The bizarre plot reveal and its conclusion is partially redeemed, however, with a quick glimpse at the following, and sadly lost, story Marco Polo. What a tease! While William Hartnell is not my favorite Doctor, this TARDIS crew is - and I think Doctor Who always was at its best with a crew rather than a singular companion. 90% of the Doctor's companions are female, yet when we are provided a crew ensemble we are guaranteed a male presence, which I think works extremely well in Doctor Who.
If you enjoy the whole claustrophobic scenario as much as I do and are thrilled when episodes are filled with extended interior TARDIS scenes (a whole story JUST set inside the TARDIS was sale-able enough for me) then you'll love TEOD. 9/10.
As we learn about each other, so we learn about ourselves by Paul Williams 17/6/18
What do we learn from The Edge of Destruction?
A review by Murdo Macleod 1/12/18
Squashed between two seven-episode classics, The Daleks and Marco Polo, The Edge of Destruction is often overlooked, and perhaps that is for the best. It is filler material for the season, and it was written with severe production constraints, but neither of these facts can excuse the fact that the writing is really poor and nobody - cast, crew and audience - seems to know what's going on.
Leaving Skaro behind, the TARDIS suddenly breaks down. The formidable four black out briefly. When they recover, they find themselves plunged into a psychodrama flavoured with amnesia, paranoia, hallucination, imminent danger and general hysteria.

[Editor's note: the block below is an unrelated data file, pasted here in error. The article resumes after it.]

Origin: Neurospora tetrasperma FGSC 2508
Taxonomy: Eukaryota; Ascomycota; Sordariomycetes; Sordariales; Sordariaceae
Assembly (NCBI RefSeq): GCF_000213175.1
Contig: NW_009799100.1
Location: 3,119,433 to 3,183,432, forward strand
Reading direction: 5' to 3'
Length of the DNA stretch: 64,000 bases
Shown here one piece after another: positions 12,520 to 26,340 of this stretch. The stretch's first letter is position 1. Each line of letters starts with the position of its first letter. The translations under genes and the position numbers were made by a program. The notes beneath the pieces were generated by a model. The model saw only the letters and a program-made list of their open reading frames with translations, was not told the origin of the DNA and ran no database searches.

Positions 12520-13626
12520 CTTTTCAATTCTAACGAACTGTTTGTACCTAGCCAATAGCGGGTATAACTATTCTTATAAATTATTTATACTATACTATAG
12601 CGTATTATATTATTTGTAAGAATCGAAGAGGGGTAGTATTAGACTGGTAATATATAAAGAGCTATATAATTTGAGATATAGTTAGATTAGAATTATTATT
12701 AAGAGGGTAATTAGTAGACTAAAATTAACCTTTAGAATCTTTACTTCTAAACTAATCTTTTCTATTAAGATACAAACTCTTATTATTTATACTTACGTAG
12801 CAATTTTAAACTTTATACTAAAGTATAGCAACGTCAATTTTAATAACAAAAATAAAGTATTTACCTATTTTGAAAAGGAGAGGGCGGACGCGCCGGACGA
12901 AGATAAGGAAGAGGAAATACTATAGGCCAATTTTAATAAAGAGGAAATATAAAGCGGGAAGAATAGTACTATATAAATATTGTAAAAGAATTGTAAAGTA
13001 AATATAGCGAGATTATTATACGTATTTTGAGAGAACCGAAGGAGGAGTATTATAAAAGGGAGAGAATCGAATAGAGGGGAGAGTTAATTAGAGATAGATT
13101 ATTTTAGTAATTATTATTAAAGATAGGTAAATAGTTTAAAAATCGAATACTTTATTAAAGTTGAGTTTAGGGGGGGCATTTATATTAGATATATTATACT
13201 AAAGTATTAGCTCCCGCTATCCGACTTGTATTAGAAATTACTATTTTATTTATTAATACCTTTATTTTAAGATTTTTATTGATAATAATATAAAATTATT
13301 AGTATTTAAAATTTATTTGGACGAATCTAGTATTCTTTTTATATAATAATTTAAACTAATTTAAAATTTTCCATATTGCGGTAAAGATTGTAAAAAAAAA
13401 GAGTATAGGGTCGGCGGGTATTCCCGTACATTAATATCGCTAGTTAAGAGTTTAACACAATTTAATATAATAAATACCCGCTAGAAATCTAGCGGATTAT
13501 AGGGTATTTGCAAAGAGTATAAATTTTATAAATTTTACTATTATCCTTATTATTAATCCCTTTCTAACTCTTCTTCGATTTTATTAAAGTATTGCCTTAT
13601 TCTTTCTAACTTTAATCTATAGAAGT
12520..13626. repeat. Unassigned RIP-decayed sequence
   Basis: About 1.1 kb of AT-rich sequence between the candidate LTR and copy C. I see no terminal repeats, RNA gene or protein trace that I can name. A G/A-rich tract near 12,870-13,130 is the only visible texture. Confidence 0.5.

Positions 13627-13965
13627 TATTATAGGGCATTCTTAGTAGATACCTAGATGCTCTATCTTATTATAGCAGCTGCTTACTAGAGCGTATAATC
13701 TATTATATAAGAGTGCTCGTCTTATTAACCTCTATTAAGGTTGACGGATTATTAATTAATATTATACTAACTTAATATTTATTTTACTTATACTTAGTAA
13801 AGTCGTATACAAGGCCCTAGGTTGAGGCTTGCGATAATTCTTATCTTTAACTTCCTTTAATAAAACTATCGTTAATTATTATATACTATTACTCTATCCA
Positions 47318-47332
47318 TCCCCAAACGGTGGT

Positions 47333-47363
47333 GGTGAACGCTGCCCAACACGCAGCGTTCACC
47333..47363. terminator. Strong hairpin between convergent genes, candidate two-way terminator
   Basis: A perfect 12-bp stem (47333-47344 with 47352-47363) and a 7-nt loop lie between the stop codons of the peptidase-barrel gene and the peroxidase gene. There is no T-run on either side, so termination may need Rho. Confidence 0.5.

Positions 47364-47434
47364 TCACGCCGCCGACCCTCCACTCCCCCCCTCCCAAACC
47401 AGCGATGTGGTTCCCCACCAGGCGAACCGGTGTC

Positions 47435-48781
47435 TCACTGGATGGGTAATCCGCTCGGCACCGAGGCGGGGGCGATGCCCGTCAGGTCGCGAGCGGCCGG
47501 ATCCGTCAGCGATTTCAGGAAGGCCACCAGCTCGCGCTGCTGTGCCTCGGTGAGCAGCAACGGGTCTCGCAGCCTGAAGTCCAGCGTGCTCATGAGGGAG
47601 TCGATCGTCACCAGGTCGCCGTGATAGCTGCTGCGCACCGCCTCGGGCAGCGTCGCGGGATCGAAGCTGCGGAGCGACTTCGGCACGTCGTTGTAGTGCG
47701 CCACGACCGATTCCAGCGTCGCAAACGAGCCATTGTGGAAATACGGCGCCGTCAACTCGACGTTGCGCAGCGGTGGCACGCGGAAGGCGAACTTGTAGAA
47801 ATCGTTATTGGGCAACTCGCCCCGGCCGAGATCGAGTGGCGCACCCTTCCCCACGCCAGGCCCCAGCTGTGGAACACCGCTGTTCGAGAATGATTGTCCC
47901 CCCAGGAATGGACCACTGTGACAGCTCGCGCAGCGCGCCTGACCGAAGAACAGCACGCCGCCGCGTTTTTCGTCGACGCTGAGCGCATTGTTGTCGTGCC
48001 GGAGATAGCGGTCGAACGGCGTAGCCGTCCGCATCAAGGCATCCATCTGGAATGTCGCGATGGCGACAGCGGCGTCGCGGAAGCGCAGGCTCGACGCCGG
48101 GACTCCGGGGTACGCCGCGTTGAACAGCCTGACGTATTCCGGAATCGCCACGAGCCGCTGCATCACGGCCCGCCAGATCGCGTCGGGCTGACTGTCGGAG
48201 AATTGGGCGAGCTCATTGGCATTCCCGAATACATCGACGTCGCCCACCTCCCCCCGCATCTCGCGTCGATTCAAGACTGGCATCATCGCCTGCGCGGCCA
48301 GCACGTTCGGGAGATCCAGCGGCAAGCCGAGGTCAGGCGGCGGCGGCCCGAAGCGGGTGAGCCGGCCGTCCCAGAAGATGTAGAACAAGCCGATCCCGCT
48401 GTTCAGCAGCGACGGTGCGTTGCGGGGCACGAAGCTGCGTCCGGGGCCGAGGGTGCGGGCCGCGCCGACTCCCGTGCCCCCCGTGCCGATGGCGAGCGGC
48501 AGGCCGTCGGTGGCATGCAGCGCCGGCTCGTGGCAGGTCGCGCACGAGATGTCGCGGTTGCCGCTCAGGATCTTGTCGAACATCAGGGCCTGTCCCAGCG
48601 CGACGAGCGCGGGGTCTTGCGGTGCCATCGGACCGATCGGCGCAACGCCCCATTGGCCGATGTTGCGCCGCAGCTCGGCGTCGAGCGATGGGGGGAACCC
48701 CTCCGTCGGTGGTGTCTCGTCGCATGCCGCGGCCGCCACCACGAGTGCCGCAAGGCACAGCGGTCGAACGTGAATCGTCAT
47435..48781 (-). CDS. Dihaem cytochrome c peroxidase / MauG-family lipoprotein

The set-up here is actually really good: some inexplicable situation has arisen, which is causing the TARDIS to malfunction and the crew to behave as if under some kind of mental attack. After the dull Thals and duller cavemen, it's nice to spend significant amounts of time with the Doctor, Susan, Ian and Barbara. There is acknowledgement of everything that has happened from the beginning of the show onwards; there is some attempt to unravel the tensions within the group. In particular, Barbara's relationship with the Doctor is brilliantly pugnacious and their final reconciliation feels very genuine. There is a rare sense of character development in this story.
It is typical to berate the cast for bad acting in this story, and it's hardly perfect, but I think there should be kudos to them for making the best of a bad job when given lines such as Barbara's: "Time was taken away from us, and now it's being given back, because it's running out."
I'm even going to go out on a limb here and say that Susan turns in a remarkable performance in the first half of the story: from the moment she picks up the scissors, she would fit right in on 'Night of the Living Dead'. Having her wandering the ship with a vacant expression, scissors in hand, does a lot to increase the tension.
It all falls apart. I said this before about An Unearthly Child, but here it falls faster and further. There is absolutely no coherent plot or structure or development; the resolution, when it comes, is both pathetically trivial (a sticky button) and completely unsatisfying; Susan's acting in the second half destroys any kudos she built up in the first half, and we are left feeling very frustrated.
There was a chance here to tell any of a number of different stories, and maybe this was the original intention: (1) an alien intelligence has infiltrated the TARDIS - it could be anyone at any time; (2) the TARDIS is in some form of danger and is psychically reaching out to the minds of the crew in an attempt to communicate this; (3) the crew are getting cabin fever after being stuck with each other for so long. Paranoia and conspiracy abounds.